Anyone who doubts that Westerns have made a comeback need only glance at CBS’ Saturday-night lineup. Sandwiched between Jane Seymour’s frontier sawbones (Dr. Quinn, Medicine Woman) and Chuck Norris’ contemporary lawman (Walker, Texas Ranger) is the new comedy-drama Harts of the West, starring Beau Bridges as a Chicago lingerie salesman who moves his wife (Parenthood‘s Harley Jane Kozak) and three kids to a run-down Nevada ranch after he suffers a near-fatal heart attack in Bloomingdale’s.
Executive producer Bob Moloney (The Cavanaughs) explains CBS’ Saturday-night strategy: ”They think Harts is the natural bridge between Dr. Quinn and Chuck Norris.” (”Bridge is that a pun?” asks Beau.) ”Dr. Quinn‘s audience is primarily women 35 and older, which they feel we’ll hold. We’ll also introduce men into the mix. Then it’s off to Chuck Norris, whose audience is almost exclusively male.”
To help attract viewers, Harts (premiering Sept. 25) has roped in more than one member of what Kozak calls ”one of the most beloved families in Hollywood.” Beau’s father, Lloyd Bridges (Hot Shots!), will play Jake, the grizzled cowpoke who helps the hapless Harts learn the tricks of the ranching trade. The role will be recurring, mostly on Lloyd’s wishes. ”My dad has carried series [like Sea Hunt] in the past, and he knows how hard that is,” says Beau. ”At this stage in his career, he doesn’t feel like busting his nut every week.”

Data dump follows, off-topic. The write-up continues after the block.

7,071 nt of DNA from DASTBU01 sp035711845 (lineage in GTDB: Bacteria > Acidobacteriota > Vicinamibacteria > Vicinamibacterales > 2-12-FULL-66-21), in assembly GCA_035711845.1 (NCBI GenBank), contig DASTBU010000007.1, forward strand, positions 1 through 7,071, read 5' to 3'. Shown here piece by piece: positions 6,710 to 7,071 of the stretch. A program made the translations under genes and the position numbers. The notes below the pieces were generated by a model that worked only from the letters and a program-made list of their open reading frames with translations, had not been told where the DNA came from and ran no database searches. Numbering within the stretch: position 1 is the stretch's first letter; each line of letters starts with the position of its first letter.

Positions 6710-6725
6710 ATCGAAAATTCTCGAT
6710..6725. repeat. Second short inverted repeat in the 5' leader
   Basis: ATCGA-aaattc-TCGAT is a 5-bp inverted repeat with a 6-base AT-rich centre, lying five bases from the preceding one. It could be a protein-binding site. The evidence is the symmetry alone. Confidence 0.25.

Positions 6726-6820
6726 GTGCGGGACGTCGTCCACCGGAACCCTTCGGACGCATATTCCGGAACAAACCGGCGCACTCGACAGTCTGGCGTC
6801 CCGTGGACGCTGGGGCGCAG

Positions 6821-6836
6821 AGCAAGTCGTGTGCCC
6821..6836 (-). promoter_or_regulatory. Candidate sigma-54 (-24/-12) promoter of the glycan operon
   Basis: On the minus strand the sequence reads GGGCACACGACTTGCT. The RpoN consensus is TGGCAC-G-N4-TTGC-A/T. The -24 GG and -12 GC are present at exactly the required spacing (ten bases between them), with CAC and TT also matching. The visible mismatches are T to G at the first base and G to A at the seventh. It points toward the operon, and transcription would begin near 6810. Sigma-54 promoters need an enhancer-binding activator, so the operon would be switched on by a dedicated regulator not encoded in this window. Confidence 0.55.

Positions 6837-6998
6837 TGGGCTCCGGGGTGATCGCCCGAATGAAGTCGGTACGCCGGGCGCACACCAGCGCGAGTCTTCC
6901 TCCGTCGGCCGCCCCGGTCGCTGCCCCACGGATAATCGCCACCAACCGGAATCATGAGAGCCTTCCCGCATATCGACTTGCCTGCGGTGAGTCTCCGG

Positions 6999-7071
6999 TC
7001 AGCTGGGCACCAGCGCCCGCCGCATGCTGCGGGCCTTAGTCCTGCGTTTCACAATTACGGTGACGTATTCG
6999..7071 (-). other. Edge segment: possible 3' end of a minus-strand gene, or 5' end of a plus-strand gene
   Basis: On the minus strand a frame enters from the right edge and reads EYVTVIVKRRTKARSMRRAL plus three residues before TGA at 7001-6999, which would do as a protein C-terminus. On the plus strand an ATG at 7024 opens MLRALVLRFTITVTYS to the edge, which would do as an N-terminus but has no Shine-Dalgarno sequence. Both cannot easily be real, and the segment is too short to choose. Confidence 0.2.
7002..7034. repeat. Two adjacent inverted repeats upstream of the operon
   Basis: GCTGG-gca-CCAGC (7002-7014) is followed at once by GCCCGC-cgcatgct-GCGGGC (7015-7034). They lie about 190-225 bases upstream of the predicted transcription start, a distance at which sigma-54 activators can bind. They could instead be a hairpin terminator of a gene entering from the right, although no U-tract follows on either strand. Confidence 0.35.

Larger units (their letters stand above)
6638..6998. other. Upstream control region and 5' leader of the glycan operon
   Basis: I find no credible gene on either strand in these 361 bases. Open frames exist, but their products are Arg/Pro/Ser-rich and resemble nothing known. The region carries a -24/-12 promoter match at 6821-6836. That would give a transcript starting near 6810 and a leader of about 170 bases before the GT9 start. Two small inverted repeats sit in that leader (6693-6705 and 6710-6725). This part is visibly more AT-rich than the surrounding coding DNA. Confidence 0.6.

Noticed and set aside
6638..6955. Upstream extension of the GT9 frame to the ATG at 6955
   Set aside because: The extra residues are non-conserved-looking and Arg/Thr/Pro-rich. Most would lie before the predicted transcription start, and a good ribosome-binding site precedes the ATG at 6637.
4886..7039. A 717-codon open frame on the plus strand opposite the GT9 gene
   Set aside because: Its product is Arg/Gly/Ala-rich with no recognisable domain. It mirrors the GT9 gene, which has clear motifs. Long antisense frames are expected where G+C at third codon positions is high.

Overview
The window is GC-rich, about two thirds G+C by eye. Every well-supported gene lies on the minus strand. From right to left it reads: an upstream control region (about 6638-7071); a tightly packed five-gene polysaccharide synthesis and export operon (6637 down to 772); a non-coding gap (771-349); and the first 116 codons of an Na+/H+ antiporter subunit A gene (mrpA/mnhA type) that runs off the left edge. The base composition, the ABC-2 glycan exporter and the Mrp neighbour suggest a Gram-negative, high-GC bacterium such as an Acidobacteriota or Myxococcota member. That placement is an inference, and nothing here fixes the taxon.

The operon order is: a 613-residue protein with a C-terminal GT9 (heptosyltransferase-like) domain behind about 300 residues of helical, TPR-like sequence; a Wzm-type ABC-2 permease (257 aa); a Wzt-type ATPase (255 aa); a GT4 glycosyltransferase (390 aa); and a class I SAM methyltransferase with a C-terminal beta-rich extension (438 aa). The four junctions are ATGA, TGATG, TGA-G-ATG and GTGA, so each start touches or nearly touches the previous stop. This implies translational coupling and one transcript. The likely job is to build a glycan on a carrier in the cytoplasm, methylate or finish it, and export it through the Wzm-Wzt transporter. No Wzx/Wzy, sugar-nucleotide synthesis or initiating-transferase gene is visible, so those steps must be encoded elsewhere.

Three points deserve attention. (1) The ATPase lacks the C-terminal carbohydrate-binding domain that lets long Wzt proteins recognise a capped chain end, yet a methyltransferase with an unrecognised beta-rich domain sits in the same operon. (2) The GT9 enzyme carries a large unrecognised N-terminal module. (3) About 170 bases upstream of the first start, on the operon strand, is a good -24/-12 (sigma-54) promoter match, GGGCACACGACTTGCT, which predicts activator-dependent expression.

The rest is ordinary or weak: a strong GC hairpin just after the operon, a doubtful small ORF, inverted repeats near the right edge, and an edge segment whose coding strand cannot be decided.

And Beau’s mom, Dorothy, appears in the pilot — hanging his character in a dream sequence. Apparently, the family that slays together stays together: Beau just directed an NBC movie in which Lloyd throws Dorothy down a flight of stairs to her death.
Don’t be surprised if Beau’s little brother, Jeff (who starred in an unrelated 1975 Western movie called Hearts of the West), gets in on the Harts act as well. ”Jeff, frankly, will do anything for Beau,” says Moloney. ”He has said he’ll be a wrangler, do one line.”
No one associated with Harts can explain why Westerns are back, but Kozak, who’s ”into Jungian psychology,” has a theory. ”I think the collective unconscious just decided this is the year of the Western,” she says. ”It’s just one of those things that’s in the air. Like pollen.”